UT Expert Helps Find Evidence That Prehistoric Crocs Ate Small Dinosaurs
Prehistoric relatives to crocodiles and alligators fed on tiny dinosaurs, according to fossil evidence discovered by a team of researchers, including a UT lecturer.
Stephanie Drumheller, a 2005 graduate and lecturer in the Department of Earth and Planetary Sciences, analyzed bite marks on some seventy-five-million-year-old dinosaur bones that were collected in southern Utah in 2002.
What the team of paleontologists found was unusual. In one of the bones, there was a remnant of a crocodyliform tooth, similar to one from today’s alligators and crocodiles.
Drumheller studies modern crocodylian bite marks by comparing them to ancient ones to learn about the past. The discovery of a crocodyliform tooth in a dinosaur bone was a rare, and welcome, one.
“Crocs shed teeth throughout their lives, so finding isolated teeth is fairly common. However, finding a tooth still stuck in a bite mark is very rare,” Drumheller said.
During the time of dinosaurs, Utah was a warm and wet place, dominated by rivers and lush with greenery. It was home to several familiar dinosaurs, such as the tyrannosaurid Albertosaurus, but the bones the team of paleontologists unearthed belonged to at least three small two-legged herbivores known as hypsilophodontids. The researchers estimated these tiny dinosaurs weighed anywhere from 28 to 46 pounds.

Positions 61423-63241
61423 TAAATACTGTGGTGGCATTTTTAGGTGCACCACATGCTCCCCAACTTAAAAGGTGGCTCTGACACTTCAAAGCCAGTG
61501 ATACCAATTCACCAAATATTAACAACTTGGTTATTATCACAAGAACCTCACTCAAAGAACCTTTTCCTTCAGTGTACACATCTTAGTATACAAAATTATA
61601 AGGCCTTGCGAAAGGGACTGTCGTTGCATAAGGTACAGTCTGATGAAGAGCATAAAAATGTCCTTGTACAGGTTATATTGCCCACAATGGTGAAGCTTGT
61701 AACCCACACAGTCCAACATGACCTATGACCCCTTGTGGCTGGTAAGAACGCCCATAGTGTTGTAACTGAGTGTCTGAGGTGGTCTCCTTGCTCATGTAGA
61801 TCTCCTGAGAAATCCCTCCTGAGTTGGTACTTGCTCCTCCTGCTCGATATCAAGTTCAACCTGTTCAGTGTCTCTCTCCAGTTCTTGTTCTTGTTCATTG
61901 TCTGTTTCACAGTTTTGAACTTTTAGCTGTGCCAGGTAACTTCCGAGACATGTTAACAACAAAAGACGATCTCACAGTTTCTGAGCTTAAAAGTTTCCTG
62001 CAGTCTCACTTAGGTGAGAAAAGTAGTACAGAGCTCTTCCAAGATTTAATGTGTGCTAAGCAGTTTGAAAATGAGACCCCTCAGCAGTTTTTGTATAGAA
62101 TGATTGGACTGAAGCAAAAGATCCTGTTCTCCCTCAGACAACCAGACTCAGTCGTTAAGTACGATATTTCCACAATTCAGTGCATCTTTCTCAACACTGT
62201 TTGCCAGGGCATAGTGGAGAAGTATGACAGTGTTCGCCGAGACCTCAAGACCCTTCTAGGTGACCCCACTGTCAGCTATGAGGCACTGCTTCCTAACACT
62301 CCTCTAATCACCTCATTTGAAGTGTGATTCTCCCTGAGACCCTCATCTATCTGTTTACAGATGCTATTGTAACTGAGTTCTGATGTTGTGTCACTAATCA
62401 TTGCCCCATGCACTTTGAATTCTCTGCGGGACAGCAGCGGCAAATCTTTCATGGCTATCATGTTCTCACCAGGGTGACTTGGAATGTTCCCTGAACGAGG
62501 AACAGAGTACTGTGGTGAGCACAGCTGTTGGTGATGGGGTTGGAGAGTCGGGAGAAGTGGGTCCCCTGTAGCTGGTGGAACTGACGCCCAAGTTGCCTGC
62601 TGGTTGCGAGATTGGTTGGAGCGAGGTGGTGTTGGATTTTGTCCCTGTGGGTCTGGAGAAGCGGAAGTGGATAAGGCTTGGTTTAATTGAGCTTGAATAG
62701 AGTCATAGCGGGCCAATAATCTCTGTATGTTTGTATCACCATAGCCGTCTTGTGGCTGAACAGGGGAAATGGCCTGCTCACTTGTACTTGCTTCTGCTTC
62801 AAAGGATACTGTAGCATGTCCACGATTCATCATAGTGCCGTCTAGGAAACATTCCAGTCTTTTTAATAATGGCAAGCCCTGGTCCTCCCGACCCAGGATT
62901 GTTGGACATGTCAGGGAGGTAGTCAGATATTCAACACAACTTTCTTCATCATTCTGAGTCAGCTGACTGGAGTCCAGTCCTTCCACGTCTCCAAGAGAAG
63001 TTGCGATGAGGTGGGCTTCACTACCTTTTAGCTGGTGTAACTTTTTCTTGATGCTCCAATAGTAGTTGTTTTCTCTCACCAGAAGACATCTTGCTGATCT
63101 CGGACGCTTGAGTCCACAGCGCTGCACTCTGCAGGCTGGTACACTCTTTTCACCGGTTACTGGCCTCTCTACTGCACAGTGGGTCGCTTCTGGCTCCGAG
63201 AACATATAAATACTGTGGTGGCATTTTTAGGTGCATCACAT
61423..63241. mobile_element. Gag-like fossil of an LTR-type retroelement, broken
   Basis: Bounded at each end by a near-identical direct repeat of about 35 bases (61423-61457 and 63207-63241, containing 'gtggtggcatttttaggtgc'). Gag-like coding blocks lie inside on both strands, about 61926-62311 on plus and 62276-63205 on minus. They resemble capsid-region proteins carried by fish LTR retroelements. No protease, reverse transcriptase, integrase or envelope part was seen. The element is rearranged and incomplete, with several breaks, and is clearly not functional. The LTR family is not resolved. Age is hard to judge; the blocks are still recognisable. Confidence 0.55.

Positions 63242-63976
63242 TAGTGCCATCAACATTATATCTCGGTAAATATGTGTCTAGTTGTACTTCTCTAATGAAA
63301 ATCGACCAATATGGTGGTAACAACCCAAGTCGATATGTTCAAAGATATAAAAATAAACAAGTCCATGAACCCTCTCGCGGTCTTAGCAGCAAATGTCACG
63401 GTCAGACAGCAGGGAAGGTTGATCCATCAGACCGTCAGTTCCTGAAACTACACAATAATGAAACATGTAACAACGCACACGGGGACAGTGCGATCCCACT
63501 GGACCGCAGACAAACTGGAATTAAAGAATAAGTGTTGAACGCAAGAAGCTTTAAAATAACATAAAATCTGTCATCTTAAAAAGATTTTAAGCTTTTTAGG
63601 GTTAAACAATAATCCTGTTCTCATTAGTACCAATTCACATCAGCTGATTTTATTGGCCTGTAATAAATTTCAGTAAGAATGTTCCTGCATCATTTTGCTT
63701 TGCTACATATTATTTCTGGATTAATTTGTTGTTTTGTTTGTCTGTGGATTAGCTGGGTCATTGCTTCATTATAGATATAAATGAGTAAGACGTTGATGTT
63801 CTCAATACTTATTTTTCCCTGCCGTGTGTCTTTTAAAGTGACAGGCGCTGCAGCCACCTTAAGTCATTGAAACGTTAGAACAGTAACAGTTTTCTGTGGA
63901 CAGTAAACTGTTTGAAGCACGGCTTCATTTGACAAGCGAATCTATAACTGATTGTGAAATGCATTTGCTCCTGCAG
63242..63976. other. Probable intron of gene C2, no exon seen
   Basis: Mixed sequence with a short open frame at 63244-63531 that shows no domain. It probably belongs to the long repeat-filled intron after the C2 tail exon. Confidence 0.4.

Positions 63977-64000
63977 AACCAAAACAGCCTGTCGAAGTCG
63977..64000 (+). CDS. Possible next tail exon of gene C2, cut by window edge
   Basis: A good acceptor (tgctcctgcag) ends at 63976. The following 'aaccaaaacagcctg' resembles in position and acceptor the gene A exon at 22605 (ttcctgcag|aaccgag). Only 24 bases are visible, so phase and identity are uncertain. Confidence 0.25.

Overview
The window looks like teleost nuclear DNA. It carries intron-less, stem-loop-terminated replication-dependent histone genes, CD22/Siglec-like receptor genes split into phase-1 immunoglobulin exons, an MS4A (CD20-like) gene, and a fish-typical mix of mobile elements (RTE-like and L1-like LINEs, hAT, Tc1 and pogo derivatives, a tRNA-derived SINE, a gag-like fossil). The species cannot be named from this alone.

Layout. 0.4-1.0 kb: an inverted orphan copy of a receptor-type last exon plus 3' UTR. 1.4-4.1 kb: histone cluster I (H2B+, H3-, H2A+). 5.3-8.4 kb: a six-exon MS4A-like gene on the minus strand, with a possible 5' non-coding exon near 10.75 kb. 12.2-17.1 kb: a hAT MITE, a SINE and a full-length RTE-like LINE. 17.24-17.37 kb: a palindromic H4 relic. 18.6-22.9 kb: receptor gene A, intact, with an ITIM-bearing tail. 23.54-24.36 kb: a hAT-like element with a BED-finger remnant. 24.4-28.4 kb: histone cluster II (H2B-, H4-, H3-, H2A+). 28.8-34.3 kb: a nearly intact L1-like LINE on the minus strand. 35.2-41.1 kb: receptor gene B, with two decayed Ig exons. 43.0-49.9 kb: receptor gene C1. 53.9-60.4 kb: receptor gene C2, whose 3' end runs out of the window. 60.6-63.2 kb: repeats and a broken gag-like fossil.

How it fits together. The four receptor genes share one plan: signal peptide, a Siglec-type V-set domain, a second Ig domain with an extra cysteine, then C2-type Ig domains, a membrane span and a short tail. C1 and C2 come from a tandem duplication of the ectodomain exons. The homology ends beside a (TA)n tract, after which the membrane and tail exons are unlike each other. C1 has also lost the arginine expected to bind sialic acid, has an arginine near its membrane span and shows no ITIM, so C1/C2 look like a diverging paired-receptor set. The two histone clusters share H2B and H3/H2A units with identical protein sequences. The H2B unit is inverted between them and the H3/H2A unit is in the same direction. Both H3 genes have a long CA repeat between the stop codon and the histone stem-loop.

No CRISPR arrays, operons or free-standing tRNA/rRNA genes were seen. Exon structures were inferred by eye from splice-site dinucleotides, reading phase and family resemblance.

Although the bones were small, the marks left by the predator were startlingly clear. After examining the indentions, the paleontologists estimated that the crocodyliform was anywhere from three to six feet long.
The team expects their findings will shed new light on the relationship between the reptiles.
“We often think of dinosaurs as the dominant animals at the time, but these fossils are telling us that crocodyliforms would have been a real danger to anything living near the Cretaceous waterways of Utah,” Drumheller said.
Drumheller and her colleagues, Clint Boyd of the South Dakota School of Mines and Technology and Terry Gates of North Carolina State University and the Natural History Museum of Utah, will continue looking for additional traces of crocodyliform feeding by studying fossils from many time periods.
The team’s findings are creating a buzz in the science world and have been talked about on National Geographic online, NBC News, and LiveScience.com.
Drumheller will report the findings, among other things, in an upcoming UT Science Forum on April 12.
The fossils, collected from Bureau of Land Management land, are being held at the Natural History Museum of Utah.
Read the team’s detailed findings in the journal PLOS ONE.
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